Hot, Hot, Hot, then it's not
We are in for a wicked hot day as Sunday kicks off the hotter trend for the upcoming week. A strong stationary high pressure system off the coast of Maine is the reason that we are likely to see a spike in temperatures. Dew points will continue to be higher in the above 60 range for Sunday, which will make for humid conditions. For the South, skies are forecasted to be sunnier on Sunday due to an upper level ridge overhead which will allow for increased surface level heating. Therefore highs for the day in this area are forecasted to fall between the high 80s and low 90's with some interior regions reaching into the mid 90s. As for the northern half of the state, showers are likely to persist throughout most of the day with the possibility of moderate to heavy rain in some areas due to increased surface heating. The high temperatures for the day in the north will be more limited by clouds and rain and are therefore expected to be in the 80s. The high heat along with increased dew points has the heat index predicting temperatures as high as the 95+ range for some southern regions. It would be smart to limit time in the direct sun and take precautions if you cannot avoid doing so.
Overnight Saturday into early Sunday fog will be likely and conditions are predicted to almost exactly mimic fog from Saturday morning, especially across the Downeast region. The incoming cold front is expected to cause lifting of warm air ahead of it. Therefore, it is likely that the north will experience stratiform rain over the St. John Valley with showers extending to the south of this region. Rain is likely to last throughout the day Sunday and into Monday for the upper half of the state.
Even Hotter for Monday
If you thought Sunday was hot, think again. Extreme heat is in the forecast for Monday and it is going to be brutal. Dewpoints are not likely to cool down either so we are in for another hot and humid day. Highs for the day are forecasted to be in the low to mid 90s south of the mountains and some areas of the south show potential to reach the 100s range, yikes! Some potential still for rain showers and thunderstorms in the north due to an incoming shortwave later, on Monday afternoon. The largest chance for thunderstorms is expected to be in the Central Highlands and in Southern Aroostook. With the high heat today, areas of the south are likely to be able to break a few records. This amount of heat can become very dangerous very quickly so be diligent and stay aware!
Pattern continuing Tuesday
Not a huge change for Tuesday as temperatures begin to dip only slightly as the strong upper level ridge begins to move away to the southeast. As the ridge continues to retreat temperatures will decline causing Wednesdays temperatures to be slightly more seasonable with highs in the mid to low 80s. Highs for Tuesday are forecasted to be considerably high still in the mid 80s to low 90s. Unfortunately, dew point temperatures are most likely going to continue to remain within the mid 60's range throughout the rest of the week into Friday. This means the air will continue to feel stuffy and sticky even as temperatures begin to fall.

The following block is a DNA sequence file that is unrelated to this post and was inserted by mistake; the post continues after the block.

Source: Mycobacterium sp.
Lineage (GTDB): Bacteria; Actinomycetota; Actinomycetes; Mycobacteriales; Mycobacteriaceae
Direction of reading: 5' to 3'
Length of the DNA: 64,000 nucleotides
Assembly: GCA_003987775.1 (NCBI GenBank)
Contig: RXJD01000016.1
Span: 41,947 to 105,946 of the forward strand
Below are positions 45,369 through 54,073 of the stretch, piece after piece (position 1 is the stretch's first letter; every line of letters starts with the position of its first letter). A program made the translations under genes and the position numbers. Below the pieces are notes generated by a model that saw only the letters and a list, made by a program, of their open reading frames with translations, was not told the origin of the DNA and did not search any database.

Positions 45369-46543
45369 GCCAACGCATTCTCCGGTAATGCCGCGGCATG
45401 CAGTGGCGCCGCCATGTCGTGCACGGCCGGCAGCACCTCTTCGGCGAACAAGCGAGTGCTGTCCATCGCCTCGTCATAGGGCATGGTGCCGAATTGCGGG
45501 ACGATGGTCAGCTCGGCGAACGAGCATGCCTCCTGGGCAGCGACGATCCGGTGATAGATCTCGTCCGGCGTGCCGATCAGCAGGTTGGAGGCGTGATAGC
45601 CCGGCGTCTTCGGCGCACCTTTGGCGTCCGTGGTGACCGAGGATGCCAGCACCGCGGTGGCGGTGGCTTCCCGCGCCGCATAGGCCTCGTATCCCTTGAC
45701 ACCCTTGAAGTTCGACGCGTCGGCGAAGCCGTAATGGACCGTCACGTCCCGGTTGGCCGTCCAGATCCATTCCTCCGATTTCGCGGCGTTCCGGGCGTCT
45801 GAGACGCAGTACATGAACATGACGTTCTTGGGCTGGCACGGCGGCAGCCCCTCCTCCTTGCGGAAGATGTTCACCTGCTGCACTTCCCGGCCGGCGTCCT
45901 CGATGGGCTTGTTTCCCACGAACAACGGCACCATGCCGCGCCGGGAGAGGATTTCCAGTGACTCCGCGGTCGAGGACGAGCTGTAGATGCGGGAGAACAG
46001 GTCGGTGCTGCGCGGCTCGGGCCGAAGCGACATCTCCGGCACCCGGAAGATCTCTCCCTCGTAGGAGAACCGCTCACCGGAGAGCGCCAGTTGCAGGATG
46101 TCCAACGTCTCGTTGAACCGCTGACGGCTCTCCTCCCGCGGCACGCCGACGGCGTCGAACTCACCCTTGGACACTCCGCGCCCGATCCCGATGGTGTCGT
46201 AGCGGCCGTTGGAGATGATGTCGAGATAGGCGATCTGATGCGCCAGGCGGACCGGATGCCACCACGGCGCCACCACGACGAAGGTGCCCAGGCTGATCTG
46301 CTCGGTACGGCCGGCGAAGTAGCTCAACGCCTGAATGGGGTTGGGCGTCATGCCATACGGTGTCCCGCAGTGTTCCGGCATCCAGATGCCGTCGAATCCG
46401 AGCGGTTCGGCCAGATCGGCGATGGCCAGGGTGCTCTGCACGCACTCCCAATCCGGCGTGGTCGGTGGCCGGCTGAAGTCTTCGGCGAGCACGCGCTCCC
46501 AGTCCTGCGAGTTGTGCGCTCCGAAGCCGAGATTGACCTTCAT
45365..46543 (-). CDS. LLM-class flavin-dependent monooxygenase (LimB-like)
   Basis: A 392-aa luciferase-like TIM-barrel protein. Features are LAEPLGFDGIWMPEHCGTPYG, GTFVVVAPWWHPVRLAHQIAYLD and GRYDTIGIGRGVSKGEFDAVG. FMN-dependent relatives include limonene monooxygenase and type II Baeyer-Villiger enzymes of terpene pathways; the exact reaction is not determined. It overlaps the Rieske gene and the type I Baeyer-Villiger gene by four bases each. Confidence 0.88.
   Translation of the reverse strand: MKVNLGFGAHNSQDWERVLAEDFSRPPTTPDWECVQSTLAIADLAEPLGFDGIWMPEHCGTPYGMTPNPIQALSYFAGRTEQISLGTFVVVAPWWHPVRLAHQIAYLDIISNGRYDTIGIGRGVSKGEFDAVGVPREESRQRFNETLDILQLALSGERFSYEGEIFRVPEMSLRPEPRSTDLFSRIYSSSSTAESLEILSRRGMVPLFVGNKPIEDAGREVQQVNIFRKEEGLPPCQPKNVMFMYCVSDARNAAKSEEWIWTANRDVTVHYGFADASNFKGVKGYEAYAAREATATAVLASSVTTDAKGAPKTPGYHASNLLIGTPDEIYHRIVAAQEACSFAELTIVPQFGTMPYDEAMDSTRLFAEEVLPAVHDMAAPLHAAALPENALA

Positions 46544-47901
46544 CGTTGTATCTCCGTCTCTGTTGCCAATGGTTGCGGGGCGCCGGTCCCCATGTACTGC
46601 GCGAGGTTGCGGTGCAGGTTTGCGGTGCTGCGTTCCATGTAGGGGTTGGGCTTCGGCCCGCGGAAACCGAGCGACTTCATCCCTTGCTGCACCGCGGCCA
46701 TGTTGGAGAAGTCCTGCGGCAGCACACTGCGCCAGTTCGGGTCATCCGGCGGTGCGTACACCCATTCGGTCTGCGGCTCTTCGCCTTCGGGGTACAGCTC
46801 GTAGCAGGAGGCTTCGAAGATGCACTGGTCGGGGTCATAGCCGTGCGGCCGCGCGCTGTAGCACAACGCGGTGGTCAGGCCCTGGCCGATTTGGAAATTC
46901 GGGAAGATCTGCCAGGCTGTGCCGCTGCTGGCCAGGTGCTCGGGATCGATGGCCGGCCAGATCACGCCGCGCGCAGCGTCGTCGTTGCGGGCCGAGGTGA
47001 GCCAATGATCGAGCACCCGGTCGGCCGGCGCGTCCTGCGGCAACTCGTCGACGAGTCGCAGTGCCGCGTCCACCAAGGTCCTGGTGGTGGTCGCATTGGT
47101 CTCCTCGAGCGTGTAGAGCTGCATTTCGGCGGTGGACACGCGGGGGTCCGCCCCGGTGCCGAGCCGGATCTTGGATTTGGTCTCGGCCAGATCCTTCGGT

A rainy end of the week
Rain starting Wednesday helps break up the heat but does little to stifle the humidity levels. As Wednesday begins a rainy weather system moves in from the west and moves eastward throughout the day. This means cloudy conditions and scattered rain for most of Maine on Wednesday. Temperatures are likely to break away from the highs from Monday and Tuesday and will remain within the mid to low 80s for most places. Scattered rain and Thunderstorms are scheduled to continue into Thursday and Friday as well with more rainfall and higher accumulation totals along the coastline. The air mass across the eastern CONUS will be moist and unstable Wednesday through Friday therefore, isolated severe threats may develop each day in certain locations if enough destabilization is overlapping modest winds aloft in these locations. Most models however, are still uncertain of where this may occur this early on. A break in this wetter weather is expected by Saturday.
Temperature trend through Friday
Very high temperatures beginning Sunday and continuing through Tuesday when an increase in cloud coverage and retreat of the upper level ridge on Wednesday and will cause temperatures to decrease through Friday. Dew points remain above 60 until Friday when they begin to drop down. This trend is expected to continue into the holiday weekend where temperatures and dew points are likely to be more seasonal.
Heat can escalate quickly
Warm temperatures can quickly rise to dangerous levels — especially in the summer and in parked cars. Stay Weather-Ready and don’t underestimate the heat. weather.gov/safety/heat
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BE PREPARED WITH A NOAA Weather Radio.
For $20-$40, it could provide vital information to you when you need it. The weather bands are standard on most public safety scanners, and newer scanner models. Weather radios can be programmed for auto alert. Click here for more information.
► ► For the latest official forecasts, bulletins, and advisories, please check in with the National Weather Service in Gray for western and southern areas, or Caribou for northern and eastern parts of Maine.
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